Companies running applications in the cloud can reduce carbon emissions by 30 percent or more versus running those same applications on a customer’s own infrastructure, a new study found.
Add “smaller carbon footprint” to the list.
A new study released today found that companies running applications in the cloud can reduce their carbon emissions by 30 percent or more compared with running those same applications in their own infrastructure. The study, “Cloud Computing and Sustainability: The Environmental Benefits of Moving to the Cloud,” was commissioned by Microsoft and conducted by Accenture, a global management consulting, technology consulting and technology outsourcing company, and WSP Environment & Energy, an environmental consulting group.
The findings provide supporting evidence on the cloud’s environmental benefits, which until now had been guesswork, said Rob Bernard, chief environmental strategist at Microsoft.
“The IT industry had this nagging question – as more and more services move to the cloud, do they consume more or less energy?” Bernard said. “This study found that you can migrate existing infrastructure to the cloud and see not only growth in productivity but a reduction in energy consumption for those services.”
The study was aimed at understanding how the cloud performs differently from an on-premises environment, said Josh Whitney, corporate sustainability strategy lead with WSP. Using a methodology aligned to the Global eSustainability Initiative (GeSI) standards, Accenture and WSP compared the energy use and carbon emissions per user for Exchange Server 2007, SharePoint Server 2007, and Microsoft Dynamics CRM with their cloud-based equivalents: Exchange Online, SharePoint Online and Microsoft Dynamics CRM Online. The results suggest that for widely deployed and commonly used applications such as e-mail, content sharing and customer relationship management, the cloud can enable significant reduction in carbon emissions.
“The findings are actually pretty impressive,” Whitney said. “I think this study provides further reinforcement of the benefits of the cloud beyond the bottom line. It provides one of the first quantitative and measurable analyses of the impact that cloud computing can have directly compared to a traditional deployment of IT within a company.”
The study assessed the environmental footprint of server, networking and storage infrastructure for three different deployment sizes: small deployments of 100 users, mid-sized deployments of 1,000 users, and large deployments of 10,000 users. Whitney said that across the board, companies reduced energy consumption and carbon emissions when they deployed their applications in the cloud. Small businesses saw the most dramatic reduction in emissions – up to 90 percent. Large corporations can save at least 30-60 percent in carbon emissions using cloud apps, and mid-size businesses can save 60-90 percent.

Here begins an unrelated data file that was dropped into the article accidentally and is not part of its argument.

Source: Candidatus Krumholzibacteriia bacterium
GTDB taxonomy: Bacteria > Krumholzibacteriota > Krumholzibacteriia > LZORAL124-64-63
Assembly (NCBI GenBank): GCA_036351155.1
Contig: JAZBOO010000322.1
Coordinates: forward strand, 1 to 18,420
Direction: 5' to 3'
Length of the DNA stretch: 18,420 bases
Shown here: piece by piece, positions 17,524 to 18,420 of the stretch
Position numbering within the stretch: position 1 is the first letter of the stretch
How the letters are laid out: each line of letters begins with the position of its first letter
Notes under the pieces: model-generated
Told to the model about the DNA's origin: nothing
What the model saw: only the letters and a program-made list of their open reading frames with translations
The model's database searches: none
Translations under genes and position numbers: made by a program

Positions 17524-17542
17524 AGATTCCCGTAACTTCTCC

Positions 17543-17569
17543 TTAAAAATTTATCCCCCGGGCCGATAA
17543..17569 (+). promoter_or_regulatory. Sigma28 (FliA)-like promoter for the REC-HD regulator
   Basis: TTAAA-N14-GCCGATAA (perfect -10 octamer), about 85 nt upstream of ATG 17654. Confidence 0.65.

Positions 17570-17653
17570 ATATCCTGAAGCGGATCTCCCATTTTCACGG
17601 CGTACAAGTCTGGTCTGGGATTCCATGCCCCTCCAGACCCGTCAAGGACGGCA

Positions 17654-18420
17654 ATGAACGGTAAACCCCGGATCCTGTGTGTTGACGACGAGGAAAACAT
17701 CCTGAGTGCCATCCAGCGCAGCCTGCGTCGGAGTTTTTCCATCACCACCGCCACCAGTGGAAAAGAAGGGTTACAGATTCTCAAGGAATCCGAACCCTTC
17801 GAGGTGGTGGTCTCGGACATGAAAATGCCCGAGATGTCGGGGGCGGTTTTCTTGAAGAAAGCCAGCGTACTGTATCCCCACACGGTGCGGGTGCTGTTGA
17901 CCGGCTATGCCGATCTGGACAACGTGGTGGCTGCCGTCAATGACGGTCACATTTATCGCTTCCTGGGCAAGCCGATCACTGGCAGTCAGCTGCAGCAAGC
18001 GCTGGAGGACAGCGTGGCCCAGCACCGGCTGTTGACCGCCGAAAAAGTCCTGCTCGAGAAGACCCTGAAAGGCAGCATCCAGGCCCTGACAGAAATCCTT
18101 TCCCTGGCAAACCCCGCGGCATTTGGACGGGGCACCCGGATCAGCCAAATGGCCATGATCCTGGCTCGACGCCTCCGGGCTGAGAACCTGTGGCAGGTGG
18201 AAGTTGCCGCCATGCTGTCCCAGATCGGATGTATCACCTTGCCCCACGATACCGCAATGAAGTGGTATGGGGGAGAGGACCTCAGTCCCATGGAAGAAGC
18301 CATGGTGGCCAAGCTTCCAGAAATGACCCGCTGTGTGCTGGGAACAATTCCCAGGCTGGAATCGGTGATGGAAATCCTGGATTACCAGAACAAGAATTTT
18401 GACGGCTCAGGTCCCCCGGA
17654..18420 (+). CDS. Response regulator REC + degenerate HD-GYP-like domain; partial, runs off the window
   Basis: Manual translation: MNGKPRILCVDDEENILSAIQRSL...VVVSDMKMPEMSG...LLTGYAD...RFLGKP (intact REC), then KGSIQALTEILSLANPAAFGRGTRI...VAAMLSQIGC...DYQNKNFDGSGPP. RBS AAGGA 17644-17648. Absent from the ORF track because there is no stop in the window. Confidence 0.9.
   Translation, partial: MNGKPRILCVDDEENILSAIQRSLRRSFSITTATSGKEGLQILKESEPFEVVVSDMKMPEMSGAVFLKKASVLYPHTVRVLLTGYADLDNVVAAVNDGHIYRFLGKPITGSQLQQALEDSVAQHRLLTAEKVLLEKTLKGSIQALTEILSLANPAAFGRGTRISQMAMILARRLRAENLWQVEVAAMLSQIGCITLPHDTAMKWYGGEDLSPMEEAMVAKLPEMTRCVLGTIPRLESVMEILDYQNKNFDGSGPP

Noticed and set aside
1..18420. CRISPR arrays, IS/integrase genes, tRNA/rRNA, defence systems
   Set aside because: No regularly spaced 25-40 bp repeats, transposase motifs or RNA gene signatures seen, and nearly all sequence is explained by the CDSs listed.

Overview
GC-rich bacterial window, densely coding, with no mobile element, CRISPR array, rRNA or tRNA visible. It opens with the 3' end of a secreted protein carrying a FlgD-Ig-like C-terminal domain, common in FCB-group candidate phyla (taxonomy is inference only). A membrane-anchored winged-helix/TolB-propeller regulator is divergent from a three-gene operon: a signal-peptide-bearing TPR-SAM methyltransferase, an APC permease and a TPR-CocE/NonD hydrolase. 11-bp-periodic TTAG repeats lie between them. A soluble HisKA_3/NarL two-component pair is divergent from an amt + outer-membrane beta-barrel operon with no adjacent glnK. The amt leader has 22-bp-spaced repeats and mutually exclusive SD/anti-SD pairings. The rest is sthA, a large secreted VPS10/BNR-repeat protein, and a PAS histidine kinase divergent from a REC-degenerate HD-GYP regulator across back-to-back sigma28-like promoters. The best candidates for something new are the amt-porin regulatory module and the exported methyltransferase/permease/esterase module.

“Essentially what you have happening here is similar to driving private automobiles versus riding on public transportation,” Whitney said. “Everyone driving cars on the highway is similar to the inefficiency of an on-premise environment as opposed to taking mass transit, which is effectively the public cloud.” He noted however, that “unlike mass transit, there aren’t any tradeoffs for using the cloud.”
The study pointed to several other factors that drove down emissions and consumption, including the fact that datacenters operate servers at much higher utilization rates and are physically constructed to reduce power loss.
Mike Ehrenberg, a technical fellow and chief architect for Microsoft Dynamics, said the study’s findings should reinforce for customers the benefits of moving to the cloud. “One thing we focus on is giving customers choice, and, particularly with Dynamics CRM 2011, we can really give them the same capability and flexibility in the cloud as we can on-premise,” he said. “Now, when they turn around and ask, ‘Which one is right for me?’ we have this study that shows a benefit they probably wouldn’t have thought about with cloud deployment, which is sustainability benefit.”
Bernard said the future holds even more promise than those documented in the study.
“In addition to the carbon savings that were found through the study, I’m even more excited about the new kinds of applications that will be developed in the cloud that drive new efficiencies across industries including smart grids, buildings and transportation,” he said. “We will continue to experience efficiency gains over time with computing, and the potential is there for the cloud to have a significant impact and replace activities that have high carbon intensity.”